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News Release

USDA to provide $332 million to protect and restore agricultural working lands, grasslands and wetlands

Contact:
Sylvia Rainford
202-720-2536


Private landowners, tribes, and eligible entities encouraged to apply by May 15

WASHINGTON, March 31, 2015 – Agriculture Secretary Tom Vilsack today announced that U.S. Department of Agriculture is making available $332 million in financial and technical assistance through the Agricultural Conservation Easement Program (ACEP). USDA's Natural Resources Conservation Service (NRCS) will accept ACEP applications to help productive farm and ranch lands remain in agriculture and to protect the nation's critical wetlands and grasslands, home to diverse wildlife and plant species.

"USDA helps farmers, ranchers, private forest landowners and partners to achieve their conservation goals using our technical expertise, Farm Bill funding and sound conservation planning," Vilsack said. "Conservation easements are an important tool to help these landowners and partners voluntarily provide long-term protection of our nation's farmland, ranchland, wetlands and grasslands for future generations."

The 2014 Farm Bill consolidated three previous conservation easement programs into ACEP to make it easier for diverse agricultural landowners to fully benefit from conservation initiatives. NRCS easement programs have been a critical tool in recent years for advancing landscape-scale private lands conservation. In FY 2014, NRCS used $328 million in ACEP funding to enroll an estimated 145,000 acres of farmland, grassland, and wetlands through 485 new easements.

In Florida, NRCS used ACEP funds to enroll an additional 6,700 acres in the Northern Everglades Watershed, supporting the restoration and protection of habitat for a variety of listed species, including the Wood Stork, Crested caracara, and Eastern Indigo Snake. The Nebraska Land Trust plans to use ACEP to enroll more than 1,400 acres of native grazing lands that also include grasslands and woodlands that provide critical habitat for Nebraska's bighorn sheep and elk.

ACEP's agricultural land easements not only protect the long-term viability of the nation's food supply by preventing conversion of productive working lands to non-agricultural uses, but they also support environmental quality, historic preservation, wildlife habitat and protection of open space. American Indian tribes, state and local governments and non-governmental organizations that have farmland or grassland protection programs are eligible to partner with NRCS to purchase conservation easements. A key change under the new agricultural land easement component is the new "grasslands of special environmental significance" that will protect high-quality grasslands that are under threat of conversion to cropping, urban development and other non-grazing uses.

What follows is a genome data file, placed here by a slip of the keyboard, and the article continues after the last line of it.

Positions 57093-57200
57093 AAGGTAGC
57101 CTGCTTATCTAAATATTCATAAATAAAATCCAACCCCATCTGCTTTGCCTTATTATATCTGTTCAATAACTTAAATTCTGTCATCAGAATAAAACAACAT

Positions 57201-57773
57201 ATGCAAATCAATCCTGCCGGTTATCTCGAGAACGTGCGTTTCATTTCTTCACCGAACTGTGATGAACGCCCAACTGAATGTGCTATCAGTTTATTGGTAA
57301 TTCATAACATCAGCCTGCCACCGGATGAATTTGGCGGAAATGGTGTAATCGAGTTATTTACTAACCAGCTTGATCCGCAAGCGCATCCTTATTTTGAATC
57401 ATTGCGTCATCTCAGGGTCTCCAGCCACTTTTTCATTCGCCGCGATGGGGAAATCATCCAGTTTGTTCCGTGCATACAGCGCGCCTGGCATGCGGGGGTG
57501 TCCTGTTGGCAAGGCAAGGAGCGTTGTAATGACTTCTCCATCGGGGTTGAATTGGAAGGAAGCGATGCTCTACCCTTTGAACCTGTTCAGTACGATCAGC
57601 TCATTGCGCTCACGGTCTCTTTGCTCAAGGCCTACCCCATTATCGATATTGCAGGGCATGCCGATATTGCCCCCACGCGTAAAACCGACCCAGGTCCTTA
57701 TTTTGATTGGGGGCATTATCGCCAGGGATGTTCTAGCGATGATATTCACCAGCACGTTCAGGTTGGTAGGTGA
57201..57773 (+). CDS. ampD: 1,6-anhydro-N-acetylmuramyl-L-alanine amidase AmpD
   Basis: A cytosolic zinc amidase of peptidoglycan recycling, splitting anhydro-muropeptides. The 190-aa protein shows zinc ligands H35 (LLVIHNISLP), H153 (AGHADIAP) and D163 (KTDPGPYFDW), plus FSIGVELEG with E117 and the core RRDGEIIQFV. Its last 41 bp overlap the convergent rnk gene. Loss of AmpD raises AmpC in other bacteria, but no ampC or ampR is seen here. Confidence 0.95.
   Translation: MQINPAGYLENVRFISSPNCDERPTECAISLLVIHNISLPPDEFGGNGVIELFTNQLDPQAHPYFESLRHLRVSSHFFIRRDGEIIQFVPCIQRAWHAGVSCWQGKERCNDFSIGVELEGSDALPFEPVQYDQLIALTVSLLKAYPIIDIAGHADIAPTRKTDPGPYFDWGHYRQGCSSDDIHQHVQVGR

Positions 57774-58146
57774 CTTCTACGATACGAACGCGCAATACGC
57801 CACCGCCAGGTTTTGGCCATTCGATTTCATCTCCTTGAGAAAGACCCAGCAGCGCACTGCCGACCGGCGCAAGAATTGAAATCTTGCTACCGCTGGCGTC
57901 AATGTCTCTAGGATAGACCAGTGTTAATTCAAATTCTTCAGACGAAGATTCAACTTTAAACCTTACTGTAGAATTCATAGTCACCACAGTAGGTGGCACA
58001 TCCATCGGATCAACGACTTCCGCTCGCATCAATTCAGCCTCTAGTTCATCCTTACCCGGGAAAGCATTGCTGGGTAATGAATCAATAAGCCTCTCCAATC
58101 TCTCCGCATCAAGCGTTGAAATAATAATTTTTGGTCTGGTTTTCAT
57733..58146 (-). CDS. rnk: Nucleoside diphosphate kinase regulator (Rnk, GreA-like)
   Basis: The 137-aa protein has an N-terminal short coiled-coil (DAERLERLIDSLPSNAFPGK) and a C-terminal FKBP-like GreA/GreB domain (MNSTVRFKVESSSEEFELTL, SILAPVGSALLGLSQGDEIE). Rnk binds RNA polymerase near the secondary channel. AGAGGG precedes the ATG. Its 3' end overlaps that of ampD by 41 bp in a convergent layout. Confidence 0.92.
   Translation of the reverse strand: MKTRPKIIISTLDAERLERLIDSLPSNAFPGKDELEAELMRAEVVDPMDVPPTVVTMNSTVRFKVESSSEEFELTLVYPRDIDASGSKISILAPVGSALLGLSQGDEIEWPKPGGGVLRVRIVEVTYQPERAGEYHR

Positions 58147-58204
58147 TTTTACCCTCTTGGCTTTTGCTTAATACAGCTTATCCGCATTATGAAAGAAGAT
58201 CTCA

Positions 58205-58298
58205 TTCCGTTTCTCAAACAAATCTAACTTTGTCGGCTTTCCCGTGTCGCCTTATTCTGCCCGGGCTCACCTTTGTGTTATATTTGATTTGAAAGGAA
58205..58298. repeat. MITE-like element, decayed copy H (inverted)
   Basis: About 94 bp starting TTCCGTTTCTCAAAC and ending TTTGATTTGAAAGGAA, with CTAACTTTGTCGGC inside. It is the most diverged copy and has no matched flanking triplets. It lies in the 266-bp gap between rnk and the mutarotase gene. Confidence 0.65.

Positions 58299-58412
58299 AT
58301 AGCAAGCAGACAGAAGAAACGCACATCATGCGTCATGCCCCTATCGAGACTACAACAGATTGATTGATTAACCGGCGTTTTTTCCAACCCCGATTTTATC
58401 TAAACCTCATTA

Wetland reserve easements allow landowners to successfully enhance and protect habitat for wildlife on their lands, reduce impacts from flooding, recharge groundwater and provide outdoor recreational and educational opportunities. NRCS provides technical and financial assistance directly to private and tribal landowners to restore, protect and enhance wetlands through the purchase of these easements, and Eligible landowners can choose to enroll in a permanent or 30-year easement; tribal landowners also have the option of enrolling in 30-year contracts.

ACEP applications may be submitted at any time to NRCS; however, applications for the current funding round must be submitted on or before May 15, 2015.

To learn about ACEP and other technical and financial assistance available through NRCS conservation programs, visit www.nrcs.usda.gov/GetStarted or your local USDA Service Center.

Today's announcement was made possible by the 2014 Farm Bill. The 2014 Farm Bill builds on historic economic gains in rural America over the past five years, while achieving meaningful reform and billions of dollars in savings for taxpayers. Since enactment, USDA has made significant progress to implement each provision of this critical legislation, including establishing innovative public-private conservation partnerships.

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